Don Quixote Book I

Don Quixote Book I Summary and Analysis of Book I, Chapters 11-15

Book I: Chapter 11-Chapter 15 Summaries

Chapter 11

Looking for a place to sleep, Don Quixote and Sancho Panza stumble upon a group of goatherds. The goatherds are immediately friendly‹and curious about Don Quixote. The goatherds invite Quixote and Panza to sit around the fire and eat with them. Sancho declines the offer because he thinks it is inappropriate to sit and eat alongside his master. After Quixote's insists, Panza agrees to join the group. While Sancho indulges in the wine, his master begins a very long lecture on the "jargon of squires and knights-errant." The goatherds do not understand Quixote's speech, but having sensed that the gentleman means well, they appreciate his good will. Quixote ends his speech by calling them his "brother goatherds."

Chapter 12

After the speech, the goatherds offer Don Quixote "some diversion and amusement" when Antonio arrives on scene. Antonio is a goatherd who composes ballads and love songs. Antonio sings a few of his songs to the group. After Antonio's song, another goatherd, Peter, arrives with sad news: A young shepherd named Chrysostom has died, heartbroken because of his unrequited love for Marcela. Marcela is a shepherdess who comes from a wealthy family. Despite her fortune, she has refused to marry or be courted. This is very frustrating for the men of the town because Marcela's beauty is unparalleled. Chrystostom's death outrages the goatherds against Marcela.

When Don Quixote expresses his sadness and sympathy for Chrysostom, the goatherds invite Quixote to attend the next day's burial service. Just as he did the previous night, Quixote spends the night wide-awake while others sleep. He spends these hours thinking about his lady, Dulcinea.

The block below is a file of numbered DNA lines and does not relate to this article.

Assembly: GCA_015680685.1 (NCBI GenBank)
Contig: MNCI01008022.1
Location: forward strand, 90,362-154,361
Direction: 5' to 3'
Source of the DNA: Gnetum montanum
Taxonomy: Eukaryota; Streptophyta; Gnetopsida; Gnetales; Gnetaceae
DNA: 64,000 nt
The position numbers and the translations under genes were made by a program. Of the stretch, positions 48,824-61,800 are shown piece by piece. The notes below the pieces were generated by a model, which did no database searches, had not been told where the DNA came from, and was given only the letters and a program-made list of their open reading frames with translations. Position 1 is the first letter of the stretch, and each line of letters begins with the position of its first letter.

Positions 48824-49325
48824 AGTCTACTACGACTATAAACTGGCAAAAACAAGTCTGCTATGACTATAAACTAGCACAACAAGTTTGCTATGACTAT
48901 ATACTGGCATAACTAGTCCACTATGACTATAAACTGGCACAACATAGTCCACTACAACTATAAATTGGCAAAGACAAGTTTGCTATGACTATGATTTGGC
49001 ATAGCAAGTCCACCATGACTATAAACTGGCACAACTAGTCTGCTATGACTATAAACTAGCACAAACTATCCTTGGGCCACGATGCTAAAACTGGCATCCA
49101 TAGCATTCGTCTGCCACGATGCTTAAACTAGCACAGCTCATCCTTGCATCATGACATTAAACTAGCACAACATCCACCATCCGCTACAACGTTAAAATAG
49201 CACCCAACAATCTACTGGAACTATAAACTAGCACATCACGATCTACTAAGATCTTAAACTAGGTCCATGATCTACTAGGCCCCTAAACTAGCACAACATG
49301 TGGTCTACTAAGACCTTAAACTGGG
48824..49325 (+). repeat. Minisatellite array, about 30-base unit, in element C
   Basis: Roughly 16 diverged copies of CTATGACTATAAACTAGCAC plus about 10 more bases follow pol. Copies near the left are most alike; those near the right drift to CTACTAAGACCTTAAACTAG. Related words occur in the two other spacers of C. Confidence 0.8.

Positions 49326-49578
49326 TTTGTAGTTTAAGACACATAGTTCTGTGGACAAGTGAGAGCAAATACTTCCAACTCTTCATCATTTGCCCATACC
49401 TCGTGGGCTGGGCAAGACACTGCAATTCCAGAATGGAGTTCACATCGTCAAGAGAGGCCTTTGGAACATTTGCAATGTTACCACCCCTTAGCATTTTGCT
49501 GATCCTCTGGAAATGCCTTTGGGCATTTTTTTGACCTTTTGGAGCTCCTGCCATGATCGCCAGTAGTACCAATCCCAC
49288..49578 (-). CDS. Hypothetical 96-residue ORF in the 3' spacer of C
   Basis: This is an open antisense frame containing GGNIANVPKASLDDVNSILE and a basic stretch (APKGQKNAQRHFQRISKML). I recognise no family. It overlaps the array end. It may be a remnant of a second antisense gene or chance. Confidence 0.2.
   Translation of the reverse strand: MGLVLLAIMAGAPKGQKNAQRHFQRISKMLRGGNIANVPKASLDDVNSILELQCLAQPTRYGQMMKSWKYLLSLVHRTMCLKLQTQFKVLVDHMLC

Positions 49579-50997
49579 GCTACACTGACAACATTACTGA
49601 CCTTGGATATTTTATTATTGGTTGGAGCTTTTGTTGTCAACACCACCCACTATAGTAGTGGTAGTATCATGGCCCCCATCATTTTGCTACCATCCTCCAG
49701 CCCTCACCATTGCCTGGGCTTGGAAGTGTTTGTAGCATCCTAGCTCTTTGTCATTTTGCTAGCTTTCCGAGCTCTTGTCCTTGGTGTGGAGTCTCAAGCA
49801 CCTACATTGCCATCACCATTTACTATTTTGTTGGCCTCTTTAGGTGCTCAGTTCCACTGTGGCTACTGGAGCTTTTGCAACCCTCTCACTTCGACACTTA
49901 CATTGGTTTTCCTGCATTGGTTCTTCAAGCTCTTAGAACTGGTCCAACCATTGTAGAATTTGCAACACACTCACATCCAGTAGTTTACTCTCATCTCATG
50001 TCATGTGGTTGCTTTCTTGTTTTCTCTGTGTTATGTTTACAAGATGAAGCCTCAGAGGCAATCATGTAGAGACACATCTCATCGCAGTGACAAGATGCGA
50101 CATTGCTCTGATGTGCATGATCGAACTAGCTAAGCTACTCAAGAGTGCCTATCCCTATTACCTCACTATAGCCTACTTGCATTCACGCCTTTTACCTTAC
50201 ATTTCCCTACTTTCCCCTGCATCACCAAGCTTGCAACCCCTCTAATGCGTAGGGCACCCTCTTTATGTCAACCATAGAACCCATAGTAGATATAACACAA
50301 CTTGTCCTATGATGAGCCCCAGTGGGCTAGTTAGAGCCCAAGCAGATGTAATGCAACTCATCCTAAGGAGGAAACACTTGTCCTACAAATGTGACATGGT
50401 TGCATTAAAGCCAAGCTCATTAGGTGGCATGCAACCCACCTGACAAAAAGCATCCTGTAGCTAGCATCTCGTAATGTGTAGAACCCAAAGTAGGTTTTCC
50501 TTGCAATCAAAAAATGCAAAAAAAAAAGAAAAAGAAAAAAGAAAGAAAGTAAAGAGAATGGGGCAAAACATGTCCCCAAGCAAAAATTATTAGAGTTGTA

Chapters 13 and 14

Early the next morning, Don Quixote is full of alacrity: one would never guess that he had not had any sleep. On the road, the group encounters Señor Vivaldo, who is traveling in the same direction. When Vivaldo sees Don Quixote he asks him why he wears armor though he travels though a safe and peaceful country. Quixote explains the order of chivalry and refers to the English histories of King Arthur. Vivaldo seems impressed with the discipline and strictures of Quixote's service, likening the knight to a monk. Quixote argues that "we soldiers and knights really execute what [monks and priests] pray for, defending it with the strength of our arms and the edge of our swords." As the company nears the funeral site, Vivaldo and Quixote continue their discussion of the religious and spiritual aspects of knight-errantry. Chrysostom has given instructions to burn his writings after his burial; Vivaldo pleads for Chrysostom's friend Ambrosio not to do this. At Ambrosio's request, Vivaldo recites one of Chrysostom's poems, "The Song of Despair." The poet mourns that Marcela never loved him. He also writes, "No common language can express" his pain. The gathered mourners approve Chrysostom's song, disparaging Marcela as a cold cruel torturer. When Marcela appears on scene, she flatly rejects the mourners' argument. First, Marcela holds that not she, but God, is the accountable creator of her beauty. Second, though Marcela's beauty may win the love of others, the fact of being loved does not oblige Marcela to love her suitors, in return. Marcela says "I was born free" and she intentionally secludes herself "that [she] might live free." Marcela has never led any suitor to believe that she loved him and, for her chastity, Marcela offers no apology. Marcela leaves abruptly, and Don Quixote defends the shepherdess, promising to slay any man who follows her. Quixote then persists after Marcela, offering her the sturdy services of a knight-errant. (She declines.)